HC Deb 09 July 1875 vol 225 cc1303-5

in rising to call attention to the last Report of the Comptroller and Auditor General on the accounts of the Irish Temporalities Commissioners, said, he was prevented by the Rules of the House from making the Motion of which he had given Notice— That certain questions arising thereon be referred to the Committee of Public Accounts, with instructions to examine into the same and report to this House. He had to complain of the unsatisfactory relations existing between the Comptroller and Auditor General and the Commissioners, who, from the tone which they adopted with reference to ordinary criticism, appeared to prefer that no examination should be made into their accounts; and also of the reply which had been given him (Mr. Jenkins) in a tone of cynical reserve by the Treasury Bench, when he had asked a Question upon the subject, to the effect that the Treasury could not interfere even if there was any necessity to do so. But the Treasury had interfered in the matter by sanctioning the publication of two He-ports criticizing and impugning the action of the Comptroller and Auditor General. If public accountants were hereafter to be permitted to publish criticisms upon the manner in which the Comptroller and Auditor General discharged the function of examining public accounts, it would be a most grave abuse. The only matter which he desired to be cleared up was that with reference to the limitations of the functions of the Auditor and Comptroller General and of the Irish Church Temporalities Commissioners, between whom a very grave dispute had arisen as to the limitation of their respective functions. He thought it was a most unfortunate state of things, and that it was time to put a stop to it. On the one hand the Church Temporalities Commissioners said that plenary powers were conferred upon them by the Irish Church Act, and that their decisions were final; and although the Auditor General was appointed to audit their accounts, they insisted that when they had made an order he could not go behind that order and say whether the accounts were right or not.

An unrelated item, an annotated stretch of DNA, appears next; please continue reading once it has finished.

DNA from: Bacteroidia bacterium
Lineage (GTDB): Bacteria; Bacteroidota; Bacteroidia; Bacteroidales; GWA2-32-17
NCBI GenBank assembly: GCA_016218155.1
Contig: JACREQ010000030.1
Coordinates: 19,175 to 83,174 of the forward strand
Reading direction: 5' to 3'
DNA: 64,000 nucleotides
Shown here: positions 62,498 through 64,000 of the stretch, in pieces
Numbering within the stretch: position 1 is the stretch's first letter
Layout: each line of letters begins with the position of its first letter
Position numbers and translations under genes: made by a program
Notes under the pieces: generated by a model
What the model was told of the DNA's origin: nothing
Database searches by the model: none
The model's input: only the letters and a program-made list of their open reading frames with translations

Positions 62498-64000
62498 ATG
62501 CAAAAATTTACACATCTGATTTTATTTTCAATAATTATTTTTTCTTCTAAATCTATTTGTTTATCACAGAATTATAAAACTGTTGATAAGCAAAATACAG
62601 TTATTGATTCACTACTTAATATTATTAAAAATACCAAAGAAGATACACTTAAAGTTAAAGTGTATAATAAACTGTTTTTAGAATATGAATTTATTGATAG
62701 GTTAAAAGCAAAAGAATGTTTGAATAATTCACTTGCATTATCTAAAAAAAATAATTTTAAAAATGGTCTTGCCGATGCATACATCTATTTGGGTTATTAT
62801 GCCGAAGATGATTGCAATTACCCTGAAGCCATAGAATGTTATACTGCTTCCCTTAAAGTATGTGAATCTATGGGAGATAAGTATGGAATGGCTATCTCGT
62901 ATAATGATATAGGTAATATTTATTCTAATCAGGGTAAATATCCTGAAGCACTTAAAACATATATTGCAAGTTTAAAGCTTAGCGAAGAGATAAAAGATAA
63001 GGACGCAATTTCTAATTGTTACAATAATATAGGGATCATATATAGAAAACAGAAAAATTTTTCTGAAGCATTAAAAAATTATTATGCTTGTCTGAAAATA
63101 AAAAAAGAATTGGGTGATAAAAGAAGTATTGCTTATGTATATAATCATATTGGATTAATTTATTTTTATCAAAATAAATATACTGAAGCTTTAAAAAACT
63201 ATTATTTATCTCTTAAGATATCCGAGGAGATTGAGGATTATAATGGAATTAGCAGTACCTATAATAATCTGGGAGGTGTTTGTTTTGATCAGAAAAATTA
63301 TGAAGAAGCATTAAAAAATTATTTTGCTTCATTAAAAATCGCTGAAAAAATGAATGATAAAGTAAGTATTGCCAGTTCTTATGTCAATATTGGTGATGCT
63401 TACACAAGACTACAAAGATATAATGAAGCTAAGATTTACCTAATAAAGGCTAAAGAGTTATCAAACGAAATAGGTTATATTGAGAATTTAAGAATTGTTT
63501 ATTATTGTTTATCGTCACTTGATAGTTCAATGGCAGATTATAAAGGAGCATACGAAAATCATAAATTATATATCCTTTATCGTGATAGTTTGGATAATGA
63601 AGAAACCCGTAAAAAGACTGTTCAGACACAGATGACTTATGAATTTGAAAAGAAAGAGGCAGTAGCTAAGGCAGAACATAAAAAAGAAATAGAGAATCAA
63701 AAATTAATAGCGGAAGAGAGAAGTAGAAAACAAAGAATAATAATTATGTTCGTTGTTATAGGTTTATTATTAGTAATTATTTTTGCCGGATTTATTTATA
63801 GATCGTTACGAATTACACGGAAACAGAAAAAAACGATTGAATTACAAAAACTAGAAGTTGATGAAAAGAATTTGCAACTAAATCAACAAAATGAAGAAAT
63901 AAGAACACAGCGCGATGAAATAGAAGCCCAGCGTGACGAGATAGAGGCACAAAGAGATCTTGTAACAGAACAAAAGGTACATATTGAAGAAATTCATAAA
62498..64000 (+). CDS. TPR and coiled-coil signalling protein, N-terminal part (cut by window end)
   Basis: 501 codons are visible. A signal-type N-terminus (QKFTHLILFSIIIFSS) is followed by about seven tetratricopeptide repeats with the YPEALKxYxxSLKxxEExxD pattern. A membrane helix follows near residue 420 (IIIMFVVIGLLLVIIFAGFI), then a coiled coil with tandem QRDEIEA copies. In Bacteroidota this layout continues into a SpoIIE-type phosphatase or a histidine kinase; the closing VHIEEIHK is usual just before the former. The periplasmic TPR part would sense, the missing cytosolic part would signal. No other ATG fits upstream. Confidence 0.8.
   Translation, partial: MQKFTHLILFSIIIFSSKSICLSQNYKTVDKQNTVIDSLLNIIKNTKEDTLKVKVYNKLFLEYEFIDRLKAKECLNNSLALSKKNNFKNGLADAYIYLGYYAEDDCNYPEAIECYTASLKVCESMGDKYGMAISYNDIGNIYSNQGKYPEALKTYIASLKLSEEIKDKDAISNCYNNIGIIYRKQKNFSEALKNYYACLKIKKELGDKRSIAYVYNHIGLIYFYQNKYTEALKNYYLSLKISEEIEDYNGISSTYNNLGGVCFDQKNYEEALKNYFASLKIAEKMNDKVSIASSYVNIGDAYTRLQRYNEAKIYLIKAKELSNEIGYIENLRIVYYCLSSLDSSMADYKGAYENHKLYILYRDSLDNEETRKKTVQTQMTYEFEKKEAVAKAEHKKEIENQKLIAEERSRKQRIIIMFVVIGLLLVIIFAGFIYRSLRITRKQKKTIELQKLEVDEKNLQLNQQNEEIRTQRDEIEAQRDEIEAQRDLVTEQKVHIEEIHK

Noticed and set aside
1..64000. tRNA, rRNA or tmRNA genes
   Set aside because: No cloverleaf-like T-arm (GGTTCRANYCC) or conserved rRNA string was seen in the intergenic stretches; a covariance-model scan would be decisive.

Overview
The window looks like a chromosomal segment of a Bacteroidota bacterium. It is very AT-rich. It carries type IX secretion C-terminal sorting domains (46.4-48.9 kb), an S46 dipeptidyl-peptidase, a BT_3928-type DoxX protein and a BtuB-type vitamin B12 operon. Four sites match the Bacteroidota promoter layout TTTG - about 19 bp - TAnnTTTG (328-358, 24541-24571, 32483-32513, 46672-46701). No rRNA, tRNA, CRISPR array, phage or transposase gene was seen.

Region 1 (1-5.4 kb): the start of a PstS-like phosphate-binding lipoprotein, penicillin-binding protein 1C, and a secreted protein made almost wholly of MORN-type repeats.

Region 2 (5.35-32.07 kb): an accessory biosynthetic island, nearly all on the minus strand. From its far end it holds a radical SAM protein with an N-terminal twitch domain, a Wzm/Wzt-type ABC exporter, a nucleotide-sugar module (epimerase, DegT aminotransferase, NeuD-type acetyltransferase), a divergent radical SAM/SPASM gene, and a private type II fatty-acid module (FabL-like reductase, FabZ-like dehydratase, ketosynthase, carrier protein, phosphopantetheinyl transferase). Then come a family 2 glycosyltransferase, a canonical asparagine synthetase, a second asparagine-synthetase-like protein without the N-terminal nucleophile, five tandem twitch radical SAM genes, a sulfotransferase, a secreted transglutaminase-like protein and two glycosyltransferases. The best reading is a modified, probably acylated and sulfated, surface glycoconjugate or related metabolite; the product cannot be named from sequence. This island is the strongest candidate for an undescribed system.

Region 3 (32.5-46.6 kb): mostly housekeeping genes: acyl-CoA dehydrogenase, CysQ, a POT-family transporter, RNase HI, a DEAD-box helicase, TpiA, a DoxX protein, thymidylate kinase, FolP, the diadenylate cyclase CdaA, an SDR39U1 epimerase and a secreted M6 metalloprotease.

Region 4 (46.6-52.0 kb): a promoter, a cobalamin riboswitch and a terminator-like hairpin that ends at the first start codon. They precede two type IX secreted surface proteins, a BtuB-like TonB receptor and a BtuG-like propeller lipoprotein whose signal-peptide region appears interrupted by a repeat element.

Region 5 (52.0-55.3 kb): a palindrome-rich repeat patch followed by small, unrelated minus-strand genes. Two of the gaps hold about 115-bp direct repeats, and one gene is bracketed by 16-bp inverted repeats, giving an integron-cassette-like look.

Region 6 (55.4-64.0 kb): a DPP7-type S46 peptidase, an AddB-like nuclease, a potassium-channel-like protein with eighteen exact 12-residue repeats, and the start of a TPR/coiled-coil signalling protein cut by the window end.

speaking for the Treasury, as a Member of the Select Committee on Public Accounts, deprecated discussion on matters which were not before the House, but which were under the consideration of that Select Committee. The Report of the Comptroller and Auditor General was considered, paragraph by paragraph, by the Committee, and witnesses examined as to the statements contained in the Report; and he believed that the draft Report of the Committee upon the subject had been prepared by the Chairman. With regard to the controversy to which the hon. Member had referred, the Treasury had no power to interfere, the proper judges in the matter being the Public Accounts Committee. The Treasury had, however, thought it right to consent to the Commissioners reporting to the House upon the mode in which they had conducted their operations during the past three or four years; and when that Report was before the House, it would be the time for discussing these questions.


vindicated the conduct of the Commissioners maintaining that they had only defended themselves when attacked the in several Reports of the Comptroller and Auditor General. The Commissioners, he added, were always anxious that their accounts should be thoroughly and properly examined; and it was to be observed that the Reports in which they had answered the charges of the Auditor General were made at suggestion of the Lords of the Treasury, who, doubtless, thought it was but common justice to give them some opportunity of explanation. As to the complaint of the Auditor General that those against whom he made serious charges should be allowed to say a word in their defence, he must say it was characterized by a great deal of simplicity.


pointed out that the hon. Member's object was to draw attention to the profuse manner in which the Commissioners appropriated these monies to the dependents and connections of the Church in Ireland. It was no answer to that to say that the Commissioners were all highly respected and respectable Gentlemen. If these monies had been appropriated in an unwarrantable manner—if there had been jobbery with regard to their distribution, it was a proper question to be brought before that House. To all intents and purposes these were public monies, and if more had been given to curates, deans, and incumbents than they were strictly entitled to, the hon. Member ought to receive the best consideration of that House for having brought the subject under their notice.


said, that the hon. Member for Peterborough was mistaken in stating that this was public money. Unfortunately it was not, or the Chancellor of the Exchequer would see that it was more justly appropriated. He could only express the great regret which would be felt in Ireland when they found that hon. Members on neither front bench supported the hon. Member for Dundee in his inquiries into this matter.